The decline in cancer death rates began 26 years before Trump took office.

Enlarge/ US President Donald Trump arrives for a “Keep America Great” campaign rally at Huntington Center in Toledo, Ohio, on January 9, 2020.
213 with 110 posters participating
The CEO of the American Cancer Society has refuted President Trumps claim that his administration had a hand in lowering the countrys cancer mortality rate, which has been steadily declining since 199126 years prior to Trump taking office.
Trumps bold claim came after the American Cancer Society published its latest data on US cancer mortality rates in an annual report. The data, published Wednesday, January 8, indicated that the overall cancer mortality rate continued its downward slide through 2017, with a 2.2 percent drop between 2016 and 2017. Thats the largest single-year drop in cancer mortality rate ever recorded. And overall, mortality rates between 1991 and 2017 have declined by 29 percent, sparing an estimated 2.9 million people from cancer deaths in that time frame.
The next day, January 9, Trump posted a tweet appearing to take credit for the decline, writing, U.S. Cancer Death Rate Lowest In Recorded History! A lot of good news coming out of this Administration.
However, according to American Cancer Society CEO Gary M. Reedy, that connection is false. Reedy told CNN that theres no link between the decline in cancer mortality and any actions by the Trump Administration.
“The mortality trends reflected in our current report, including the largest drop in overall cancer mortality ever recorded from 2016 to 2017, reflect prevention, early detection, and treatment advances that occurred in prior years,” Reedy said in a written statement to CNN.
Reedy noted that budgets approved during the Trump Administration have increased funding for cancer research at the National Institutes of Health (NIH) and National Cancer Institute (NCI), but he added that the impact of those increases are not reflected in the data contained in this report.
Moreover, as Politico points out, the Trump administration has attempted several times to dramatically cutnot increasefederal funding for cancer research. The Trump administrations proposed budget for last year would have slashed $896 million from NCI alone. In 2018, the administration proposed cutting NIH funding by $7.7 billion, about 22 percent of its budget. And in 2017, the Trump administration proposed cutting NIHs budget by $5.8 billion.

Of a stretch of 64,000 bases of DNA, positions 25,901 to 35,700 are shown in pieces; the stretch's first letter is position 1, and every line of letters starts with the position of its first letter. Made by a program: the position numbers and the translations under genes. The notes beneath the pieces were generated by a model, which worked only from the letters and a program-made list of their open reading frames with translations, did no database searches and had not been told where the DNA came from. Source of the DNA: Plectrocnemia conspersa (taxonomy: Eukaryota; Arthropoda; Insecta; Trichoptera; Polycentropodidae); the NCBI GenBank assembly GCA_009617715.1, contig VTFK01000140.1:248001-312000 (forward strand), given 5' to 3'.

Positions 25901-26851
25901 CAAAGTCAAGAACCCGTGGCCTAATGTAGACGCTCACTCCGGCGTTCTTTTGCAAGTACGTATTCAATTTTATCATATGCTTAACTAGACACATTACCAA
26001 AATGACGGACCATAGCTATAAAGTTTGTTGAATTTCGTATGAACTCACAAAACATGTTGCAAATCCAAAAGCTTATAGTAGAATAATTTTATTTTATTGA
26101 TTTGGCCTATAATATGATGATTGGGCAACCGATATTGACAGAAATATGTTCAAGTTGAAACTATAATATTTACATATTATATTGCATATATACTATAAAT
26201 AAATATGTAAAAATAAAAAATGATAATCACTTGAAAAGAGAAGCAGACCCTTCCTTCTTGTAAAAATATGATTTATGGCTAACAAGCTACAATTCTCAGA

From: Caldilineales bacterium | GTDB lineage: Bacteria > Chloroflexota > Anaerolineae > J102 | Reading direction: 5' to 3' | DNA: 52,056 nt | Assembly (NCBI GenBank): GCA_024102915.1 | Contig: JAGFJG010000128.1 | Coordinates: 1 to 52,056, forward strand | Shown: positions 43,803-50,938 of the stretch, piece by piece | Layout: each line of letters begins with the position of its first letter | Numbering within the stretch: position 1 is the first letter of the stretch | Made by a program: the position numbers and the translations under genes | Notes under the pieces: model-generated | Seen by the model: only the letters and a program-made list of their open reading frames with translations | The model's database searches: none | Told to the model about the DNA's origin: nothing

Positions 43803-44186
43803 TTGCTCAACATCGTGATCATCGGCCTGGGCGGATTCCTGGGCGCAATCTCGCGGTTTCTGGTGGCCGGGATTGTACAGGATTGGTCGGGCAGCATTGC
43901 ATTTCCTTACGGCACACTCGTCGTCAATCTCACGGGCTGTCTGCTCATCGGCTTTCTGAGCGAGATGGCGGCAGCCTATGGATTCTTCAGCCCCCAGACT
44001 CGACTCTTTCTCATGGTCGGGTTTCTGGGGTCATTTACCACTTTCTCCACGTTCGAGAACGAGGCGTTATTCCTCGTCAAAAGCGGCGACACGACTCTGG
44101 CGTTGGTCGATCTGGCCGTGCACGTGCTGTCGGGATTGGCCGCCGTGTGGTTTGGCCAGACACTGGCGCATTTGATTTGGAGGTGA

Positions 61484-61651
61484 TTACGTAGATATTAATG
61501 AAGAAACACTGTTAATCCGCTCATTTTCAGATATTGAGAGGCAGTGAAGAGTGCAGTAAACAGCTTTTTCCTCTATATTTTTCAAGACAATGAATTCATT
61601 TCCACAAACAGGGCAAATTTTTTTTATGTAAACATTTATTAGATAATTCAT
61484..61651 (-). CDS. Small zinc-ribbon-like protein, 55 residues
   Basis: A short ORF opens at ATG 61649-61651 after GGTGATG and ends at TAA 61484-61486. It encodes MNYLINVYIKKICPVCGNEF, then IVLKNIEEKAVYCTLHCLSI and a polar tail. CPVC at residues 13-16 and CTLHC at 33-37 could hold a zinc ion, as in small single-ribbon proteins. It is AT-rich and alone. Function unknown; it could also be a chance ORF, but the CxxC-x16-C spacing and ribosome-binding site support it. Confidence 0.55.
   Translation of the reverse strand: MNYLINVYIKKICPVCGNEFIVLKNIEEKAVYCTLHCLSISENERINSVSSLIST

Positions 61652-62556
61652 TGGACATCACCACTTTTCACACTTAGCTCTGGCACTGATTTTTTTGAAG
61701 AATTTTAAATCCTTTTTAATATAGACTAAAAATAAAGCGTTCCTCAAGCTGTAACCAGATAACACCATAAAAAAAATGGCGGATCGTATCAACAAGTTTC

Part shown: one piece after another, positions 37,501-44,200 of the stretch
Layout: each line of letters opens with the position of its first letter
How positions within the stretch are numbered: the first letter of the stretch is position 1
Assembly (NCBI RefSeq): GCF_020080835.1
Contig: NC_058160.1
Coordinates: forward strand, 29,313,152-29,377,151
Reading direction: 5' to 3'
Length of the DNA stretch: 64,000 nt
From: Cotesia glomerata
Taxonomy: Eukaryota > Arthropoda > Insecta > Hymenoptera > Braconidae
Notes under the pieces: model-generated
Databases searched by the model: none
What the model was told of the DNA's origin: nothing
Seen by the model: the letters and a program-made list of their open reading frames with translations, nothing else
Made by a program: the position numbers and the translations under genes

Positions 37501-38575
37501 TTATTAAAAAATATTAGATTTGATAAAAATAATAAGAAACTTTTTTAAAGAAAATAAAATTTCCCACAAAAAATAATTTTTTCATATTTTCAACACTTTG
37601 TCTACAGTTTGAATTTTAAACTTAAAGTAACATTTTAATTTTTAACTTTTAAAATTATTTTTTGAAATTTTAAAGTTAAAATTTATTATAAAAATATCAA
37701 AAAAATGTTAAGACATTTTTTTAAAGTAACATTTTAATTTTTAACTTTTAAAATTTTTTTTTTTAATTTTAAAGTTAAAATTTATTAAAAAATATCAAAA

Congress bucked those proposals, passing more generous budgets for federal research. Last year, for instance, Trump ultimately signed a budget that increased NIHs budget by $2.6 billion.
Even if the Trump Administration had intended to increase support for cancer research during his termwhich began in 2017the impacts of that support would not have translated to life-saving treatments or other healthcare improvements in time to have added to the declining rates reported through the end of 2017.
According to the American Cancer Society, the 26-year-decline in cancer mortality rates is actually driven by drops in deaths from the four most common types of cancer: lung, colorectal, breast, and prostate. Declines in lung cancer deaths drove the record 2016-2017 drop in particular. Melanoma skin cancer deaths saw the steepest declines, though.
The accelerated drops in lung cancer mortality as well as in melanoma that we’re seeing are likely due at least in part to advances in cancer treatment over the past decade, such as immunotherapy, said William G. Cance, MD, chief medical and scientific officer for the American Cancer Society, in a statement.
The melanoma death rate fell by 7 percent each year between 2013 and 2017, in part due to two new immunotherapies approved by the Food and Drug Administration in 2011.